Thursday, June 20, 2024

UK rail faces fight to stay on track as climate crisis erodes routes

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Under the chalk cliffs east of Folkestone sits the Warren, a coastal wilderness largely owned by the railway, hosting a nature trail for walkers, as well as the Victorian rail line that runs on to Dover.

It is also, problematically for Network Rail, an active landslide. “Our monitoring here,” says Derek Butcher, principal geotechnical engineer for the southern region, “shows we’re actually moving ever closer to France – despite Brexit.”

The geological combination of permeable chalk above gault clay means this has long been a known risk area: a massive landslide in 1915 moved the tracks about 50 metres towards the sea, and the line stayed closed for nearly four years because manpower had been diverted to the first world war trenches. Although numerous sea defences and drains have been built since, the line has taken a battering again as a run of the wettest winters on record piled up in the past 10 years.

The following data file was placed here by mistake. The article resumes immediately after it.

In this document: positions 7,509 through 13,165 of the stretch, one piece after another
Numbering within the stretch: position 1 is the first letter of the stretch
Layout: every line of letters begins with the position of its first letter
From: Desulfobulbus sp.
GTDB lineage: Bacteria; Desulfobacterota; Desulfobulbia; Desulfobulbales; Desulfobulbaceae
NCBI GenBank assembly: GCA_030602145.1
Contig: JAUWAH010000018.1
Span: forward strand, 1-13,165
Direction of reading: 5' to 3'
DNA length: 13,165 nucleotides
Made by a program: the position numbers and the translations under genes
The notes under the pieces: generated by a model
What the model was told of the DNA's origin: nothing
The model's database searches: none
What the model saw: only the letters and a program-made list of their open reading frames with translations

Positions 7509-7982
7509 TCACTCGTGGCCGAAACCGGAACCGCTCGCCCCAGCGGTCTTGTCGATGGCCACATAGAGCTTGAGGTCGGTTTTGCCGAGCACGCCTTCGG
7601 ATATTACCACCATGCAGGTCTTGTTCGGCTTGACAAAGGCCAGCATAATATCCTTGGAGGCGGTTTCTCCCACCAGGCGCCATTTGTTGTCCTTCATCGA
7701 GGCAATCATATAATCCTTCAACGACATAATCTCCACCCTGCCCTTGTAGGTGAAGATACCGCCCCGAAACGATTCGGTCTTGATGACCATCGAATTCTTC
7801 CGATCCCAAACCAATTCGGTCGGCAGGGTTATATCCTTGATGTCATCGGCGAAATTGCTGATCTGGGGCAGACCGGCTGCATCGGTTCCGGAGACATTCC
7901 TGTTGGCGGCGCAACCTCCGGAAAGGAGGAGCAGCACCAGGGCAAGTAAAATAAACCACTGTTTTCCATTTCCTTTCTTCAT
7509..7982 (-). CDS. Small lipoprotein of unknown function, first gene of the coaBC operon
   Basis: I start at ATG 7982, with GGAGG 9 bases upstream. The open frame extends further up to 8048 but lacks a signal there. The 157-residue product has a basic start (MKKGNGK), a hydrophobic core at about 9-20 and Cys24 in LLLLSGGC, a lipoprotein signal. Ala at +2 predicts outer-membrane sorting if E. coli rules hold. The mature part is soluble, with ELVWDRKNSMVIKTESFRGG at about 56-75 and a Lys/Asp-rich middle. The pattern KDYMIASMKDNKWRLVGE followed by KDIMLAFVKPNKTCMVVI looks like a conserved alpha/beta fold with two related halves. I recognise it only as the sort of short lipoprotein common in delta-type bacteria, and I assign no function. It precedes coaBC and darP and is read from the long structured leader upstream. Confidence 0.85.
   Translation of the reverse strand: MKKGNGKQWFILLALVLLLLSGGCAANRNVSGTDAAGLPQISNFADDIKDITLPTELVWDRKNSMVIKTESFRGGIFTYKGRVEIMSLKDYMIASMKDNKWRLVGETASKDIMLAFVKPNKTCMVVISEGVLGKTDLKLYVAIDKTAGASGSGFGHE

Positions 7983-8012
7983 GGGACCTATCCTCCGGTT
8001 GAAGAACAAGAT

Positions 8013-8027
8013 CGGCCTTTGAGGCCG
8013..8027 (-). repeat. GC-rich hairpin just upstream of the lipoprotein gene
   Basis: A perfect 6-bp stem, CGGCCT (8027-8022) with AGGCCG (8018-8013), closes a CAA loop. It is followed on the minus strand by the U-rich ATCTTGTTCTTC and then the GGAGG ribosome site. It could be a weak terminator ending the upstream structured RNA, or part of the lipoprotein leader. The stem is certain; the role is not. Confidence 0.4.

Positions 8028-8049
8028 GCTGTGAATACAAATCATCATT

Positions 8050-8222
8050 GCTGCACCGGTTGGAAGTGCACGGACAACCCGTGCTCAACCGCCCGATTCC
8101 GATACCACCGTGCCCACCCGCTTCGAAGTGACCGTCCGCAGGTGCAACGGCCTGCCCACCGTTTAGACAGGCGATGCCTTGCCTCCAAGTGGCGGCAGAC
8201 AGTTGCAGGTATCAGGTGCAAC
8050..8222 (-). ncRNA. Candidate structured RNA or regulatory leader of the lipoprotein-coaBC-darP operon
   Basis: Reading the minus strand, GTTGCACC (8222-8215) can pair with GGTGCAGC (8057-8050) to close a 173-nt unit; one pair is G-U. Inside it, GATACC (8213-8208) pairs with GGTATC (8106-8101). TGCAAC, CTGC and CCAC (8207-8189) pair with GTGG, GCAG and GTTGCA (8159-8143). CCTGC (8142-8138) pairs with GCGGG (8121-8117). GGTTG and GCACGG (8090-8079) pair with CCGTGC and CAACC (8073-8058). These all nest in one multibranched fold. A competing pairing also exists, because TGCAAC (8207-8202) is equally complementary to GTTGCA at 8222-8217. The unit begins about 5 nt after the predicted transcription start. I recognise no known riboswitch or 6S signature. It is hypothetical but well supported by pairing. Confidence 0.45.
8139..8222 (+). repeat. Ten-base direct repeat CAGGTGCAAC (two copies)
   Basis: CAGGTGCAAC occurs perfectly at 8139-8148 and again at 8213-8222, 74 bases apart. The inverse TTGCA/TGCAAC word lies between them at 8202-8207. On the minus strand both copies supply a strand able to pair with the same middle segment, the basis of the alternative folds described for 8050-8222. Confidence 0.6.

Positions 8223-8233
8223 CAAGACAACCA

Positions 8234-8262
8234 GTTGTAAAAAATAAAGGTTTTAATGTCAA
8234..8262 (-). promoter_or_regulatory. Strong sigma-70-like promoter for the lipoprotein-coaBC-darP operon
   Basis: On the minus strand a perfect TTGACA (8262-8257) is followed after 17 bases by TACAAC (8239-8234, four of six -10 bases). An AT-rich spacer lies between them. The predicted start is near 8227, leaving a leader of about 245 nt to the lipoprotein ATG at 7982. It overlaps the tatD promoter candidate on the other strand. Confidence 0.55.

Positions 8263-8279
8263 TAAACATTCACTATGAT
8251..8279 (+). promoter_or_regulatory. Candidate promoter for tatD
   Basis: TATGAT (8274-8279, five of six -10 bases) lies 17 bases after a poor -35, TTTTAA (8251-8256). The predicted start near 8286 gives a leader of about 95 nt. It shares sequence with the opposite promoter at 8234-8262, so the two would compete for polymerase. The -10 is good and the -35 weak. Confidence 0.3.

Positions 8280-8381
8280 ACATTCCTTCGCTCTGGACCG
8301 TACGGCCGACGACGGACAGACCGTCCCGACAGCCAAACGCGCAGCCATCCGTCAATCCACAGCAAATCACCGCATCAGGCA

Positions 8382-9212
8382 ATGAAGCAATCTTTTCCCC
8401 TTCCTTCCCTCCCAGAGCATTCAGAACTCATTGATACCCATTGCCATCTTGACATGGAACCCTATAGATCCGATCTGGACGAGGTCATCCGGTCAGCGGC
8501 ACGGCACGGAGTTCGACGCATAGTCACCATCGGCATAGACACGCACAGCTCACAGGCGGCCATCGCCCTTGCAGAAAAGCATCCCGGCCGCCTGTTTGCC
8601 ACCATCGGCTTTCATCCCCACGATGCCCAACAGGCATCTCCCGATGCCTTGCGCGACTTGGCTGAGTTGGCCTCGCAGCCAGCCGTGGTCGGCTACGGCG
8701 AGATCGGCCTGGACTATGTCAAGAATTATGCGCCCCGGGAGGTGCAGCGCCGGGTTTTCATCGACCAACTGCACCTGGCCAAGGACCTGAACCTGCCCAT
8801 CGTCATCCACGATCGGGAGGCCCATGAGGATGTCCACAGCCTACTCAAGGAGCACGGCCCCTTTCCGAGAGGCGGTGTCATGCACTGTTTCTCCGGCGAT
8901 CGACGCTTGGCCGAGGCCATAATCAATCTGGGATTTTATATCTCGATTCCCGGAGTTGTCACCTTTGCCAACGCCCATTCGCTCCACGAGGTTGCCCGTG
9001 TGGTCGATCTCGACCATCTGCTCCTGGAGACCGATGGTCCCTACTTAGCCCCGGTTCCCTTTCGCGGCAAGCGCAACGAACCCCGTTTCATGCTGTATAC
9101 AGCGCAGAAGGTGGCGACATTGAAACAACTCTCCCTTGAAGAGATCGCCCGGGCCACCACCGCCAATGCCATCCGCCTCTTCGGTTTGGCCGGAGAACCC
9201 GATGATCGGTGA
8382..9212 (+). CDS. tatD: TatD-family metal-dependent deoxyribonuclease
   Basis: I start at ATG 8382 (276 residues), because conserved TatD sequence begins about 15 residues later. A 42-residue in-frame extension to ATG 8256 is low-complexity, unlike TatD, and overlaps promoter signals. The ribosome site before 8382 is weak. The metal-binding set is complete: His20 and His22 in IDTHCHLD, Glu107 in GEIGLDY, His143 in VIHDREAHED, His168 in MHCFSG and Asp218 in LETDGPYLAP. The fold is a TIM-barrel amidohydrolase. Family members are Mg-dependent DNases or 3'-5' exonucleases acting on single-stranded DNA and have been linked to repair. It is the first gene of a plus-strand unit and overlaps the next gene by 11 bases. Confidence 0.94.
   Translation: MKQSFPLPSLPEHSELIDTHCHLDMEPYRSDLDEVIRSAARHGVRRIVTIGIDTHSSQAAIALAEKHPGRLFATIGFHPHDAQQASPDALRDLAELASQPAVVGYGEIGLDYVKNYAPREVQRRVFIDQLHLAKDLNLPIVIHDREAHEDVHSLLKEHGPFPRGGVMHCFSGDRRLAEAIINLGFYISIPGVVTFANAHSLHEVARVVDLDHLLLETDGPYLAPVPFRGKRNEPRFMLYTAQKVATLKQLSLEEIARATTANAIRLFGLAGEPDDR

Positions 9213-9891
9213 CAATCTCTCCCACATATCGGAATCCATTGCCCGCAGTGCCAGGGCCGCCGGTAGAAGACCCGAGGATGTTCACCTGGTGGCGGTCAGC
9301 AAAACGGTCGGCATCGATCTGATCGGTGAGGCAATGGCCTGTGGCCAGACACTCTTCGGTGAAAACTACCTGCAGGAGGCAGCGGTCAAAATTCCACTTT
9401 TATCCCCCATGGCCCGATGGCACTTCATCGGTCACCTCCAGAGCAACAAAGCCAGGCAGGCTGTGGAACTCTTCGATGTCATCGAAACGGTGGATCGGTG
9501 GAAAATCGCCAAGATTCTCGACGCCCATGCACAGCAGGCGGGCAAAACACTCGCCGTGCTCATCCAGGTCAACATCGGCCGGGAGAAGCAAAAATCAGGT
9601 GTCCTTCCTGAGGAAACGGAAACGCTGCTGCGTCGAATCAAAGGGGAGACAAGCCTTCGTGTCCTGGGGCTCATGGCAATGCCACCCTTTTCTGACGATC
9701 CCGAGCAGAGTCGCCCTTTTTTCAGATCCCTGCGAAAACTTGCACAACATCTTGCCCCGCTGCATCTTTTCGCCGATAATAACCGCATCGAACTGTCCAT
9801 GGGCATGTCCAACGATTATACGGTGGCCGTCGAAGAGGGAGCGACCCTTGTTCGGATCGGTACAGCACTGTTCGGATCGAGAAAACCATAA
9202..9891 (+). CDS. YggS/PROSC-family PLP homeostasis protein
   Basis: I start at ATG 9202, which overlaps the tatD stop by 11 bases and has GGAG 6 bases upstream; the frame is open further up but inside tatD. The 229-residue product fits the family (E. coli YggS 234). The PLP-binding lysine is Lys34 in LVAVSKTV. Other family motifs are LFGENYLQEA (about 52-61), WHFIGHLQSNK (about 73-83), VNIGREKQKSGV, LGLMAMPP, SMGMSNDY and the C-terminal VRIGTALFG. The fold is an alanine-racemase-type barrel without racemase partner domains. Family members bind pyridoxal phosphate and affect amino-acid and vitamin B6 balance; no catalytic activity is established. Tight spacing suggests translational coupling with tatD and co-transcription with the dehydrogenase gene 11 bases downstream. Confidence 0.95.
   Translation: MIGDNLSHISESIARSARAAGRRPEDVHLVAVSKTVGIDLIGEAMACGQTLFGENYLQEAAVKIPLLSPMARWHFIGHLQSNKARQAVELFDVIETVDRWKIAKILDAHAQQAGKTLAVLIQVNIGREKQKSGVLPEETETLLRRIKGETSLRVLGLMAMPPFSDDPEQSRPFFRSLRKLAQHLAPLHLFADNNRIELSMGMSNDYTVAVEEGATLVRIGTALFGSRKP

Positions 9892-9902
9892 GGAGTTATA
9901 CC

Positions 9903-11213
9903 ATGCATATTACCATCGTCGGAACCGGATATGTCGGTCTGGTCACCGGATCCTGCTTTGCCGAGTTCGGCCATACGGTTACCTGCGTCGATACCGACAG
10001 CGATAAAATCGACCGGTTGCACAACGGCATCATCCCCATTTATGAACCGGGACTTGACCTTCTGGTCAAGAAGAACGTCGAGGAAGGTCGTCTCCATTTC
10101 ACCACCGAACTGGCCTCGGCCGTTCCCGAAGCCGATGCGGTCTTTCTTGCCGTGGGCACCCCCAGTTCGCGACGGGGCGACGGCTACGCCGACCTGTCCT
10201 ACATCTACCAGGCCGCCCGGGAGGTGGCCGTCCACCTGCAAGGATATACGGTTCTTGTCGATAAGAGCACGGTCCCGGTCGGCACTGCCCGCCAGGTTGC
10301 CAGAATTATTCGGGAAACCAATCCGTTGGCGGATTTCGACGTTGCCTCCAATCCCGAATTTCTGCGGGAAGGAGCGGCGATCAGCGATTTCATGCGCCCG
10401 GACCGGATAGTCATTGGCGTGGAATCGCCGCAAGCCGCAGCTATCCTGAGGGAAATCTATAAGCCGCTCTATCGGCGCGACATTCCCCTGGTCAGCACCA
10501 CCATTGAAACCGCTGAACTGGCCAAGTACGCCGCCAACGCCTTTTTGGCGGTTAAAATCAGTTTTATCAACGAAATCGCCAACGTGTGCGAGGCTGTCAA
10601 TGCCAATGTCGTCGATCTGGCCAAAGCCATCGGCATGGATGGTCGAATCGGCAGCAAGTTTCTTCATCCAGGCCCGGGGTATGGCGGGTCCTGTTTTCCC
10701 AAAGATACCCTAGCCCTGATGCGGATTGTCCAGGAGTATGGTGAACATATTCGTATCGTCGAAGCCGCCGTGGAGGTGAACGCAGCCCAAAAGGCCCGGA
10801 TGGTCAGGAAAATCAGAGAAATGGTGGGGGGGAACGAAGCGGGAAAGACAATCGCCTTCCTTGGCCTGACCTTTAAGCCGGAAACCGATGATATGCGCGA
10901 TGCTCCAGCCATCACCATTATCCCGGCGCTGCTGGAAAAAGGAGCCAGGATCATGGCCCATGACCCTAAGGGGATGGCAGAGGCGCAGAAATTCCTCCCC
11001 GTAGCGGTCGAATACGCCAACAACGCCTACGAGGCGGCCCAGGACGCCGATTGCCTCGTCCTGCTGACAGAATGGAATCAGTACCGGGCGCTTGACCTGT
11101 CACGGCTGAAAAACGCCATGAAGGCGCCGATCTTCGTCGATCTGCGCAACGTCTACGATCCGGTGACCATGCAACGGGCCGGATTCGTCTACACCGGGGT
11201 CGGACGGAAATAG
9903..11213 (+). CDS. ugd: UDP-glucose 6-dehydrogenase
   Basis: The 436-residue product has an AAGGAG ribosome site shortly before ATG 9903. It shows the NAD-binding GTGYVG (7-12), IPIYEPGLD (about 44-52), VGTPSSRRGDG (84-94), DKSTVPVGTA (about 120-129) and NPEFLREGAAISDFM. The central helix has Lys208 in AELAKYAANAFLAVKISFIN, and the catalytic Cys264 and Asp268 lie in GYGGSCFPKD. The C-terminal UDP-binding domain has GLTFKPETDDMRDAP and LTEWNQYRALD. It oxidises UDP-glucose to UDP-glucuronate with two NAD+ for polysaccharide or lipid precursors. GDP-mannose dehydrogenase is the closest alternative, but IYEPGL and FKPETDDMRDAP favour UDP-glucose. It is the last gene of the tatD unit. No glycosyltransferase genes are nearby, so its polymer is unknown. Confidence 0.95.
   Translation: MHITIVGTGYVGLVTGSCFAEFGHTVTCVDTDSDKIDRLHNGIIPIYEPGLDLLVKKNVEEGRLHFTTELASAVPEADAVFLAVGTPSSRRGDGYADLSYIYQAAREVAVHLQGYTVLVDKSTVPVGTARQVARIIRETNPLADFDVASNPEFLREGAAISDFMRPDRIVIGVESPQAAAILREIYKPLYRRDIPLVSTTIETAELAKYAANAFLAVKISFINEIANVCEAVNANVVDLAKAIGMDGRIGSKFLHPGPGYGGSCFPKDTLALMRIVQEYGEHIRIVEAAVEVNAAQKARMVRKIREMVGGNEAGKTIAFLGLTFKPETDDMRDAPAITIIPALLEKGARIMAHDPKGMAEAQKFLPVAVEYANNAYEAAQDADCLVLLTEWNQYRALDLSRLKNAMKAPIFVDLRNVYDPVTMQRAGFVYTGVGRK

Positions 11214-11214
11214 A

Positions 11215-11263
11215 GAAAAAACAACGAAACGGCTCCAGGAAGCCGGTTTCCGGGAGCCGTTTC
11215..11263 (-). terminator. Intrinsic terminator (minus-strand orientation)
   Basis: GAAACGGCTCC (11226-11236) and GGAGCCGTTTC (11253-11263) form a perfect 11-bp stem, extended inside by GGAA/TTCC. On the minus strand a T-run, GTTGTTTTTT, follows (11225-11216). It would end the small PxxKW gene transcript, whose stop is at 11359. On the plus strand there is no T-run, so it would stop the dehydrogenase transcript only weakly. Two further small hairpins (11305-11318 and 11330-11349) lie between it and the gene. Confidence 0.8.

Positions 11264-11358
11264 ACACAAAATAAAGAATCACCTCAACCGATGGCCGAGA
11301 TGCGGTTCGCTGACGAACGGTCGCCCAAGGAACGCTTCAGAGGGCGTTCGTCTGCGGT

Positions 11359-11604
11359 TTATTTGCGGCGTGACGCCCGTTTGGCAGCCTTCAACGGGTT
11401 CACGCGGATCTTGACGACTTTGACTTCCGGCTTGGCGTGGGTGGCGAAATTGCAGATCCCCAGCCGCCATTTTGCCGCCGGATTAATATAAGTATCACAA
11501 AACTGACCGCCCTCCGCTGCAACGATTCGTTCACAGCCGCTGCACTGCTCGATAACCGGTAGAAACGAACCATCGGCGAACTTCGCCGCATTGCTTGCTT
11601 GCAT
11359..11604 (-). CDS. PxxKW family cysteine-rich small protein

The Warren is just one of many risk sites. Unprecedented rainfall in the last 18 months – hot on the heels of record-breaking summer heat – has in every sense shifted the ground for the railway. Resilience to extreme weather of all kinds is a preoccupation in planning.

The kind of money that not long ago would have electrified a railway line is now going, in large part, down the drains. Network Rail has dedicated £2.8bn in the next five years simply to bolster Britain’s tracks against the changing climate – and its leaders have warned that it may never be enough to save all the routes that exist today.

Recorded landslips on the British railway alone have almost doubled in frequency, from 475 to 848 in the five years either side of 2019. At the Warren, recent movement of the earth is clearly visible on a large fault line that runs from the rail tracks to the sea.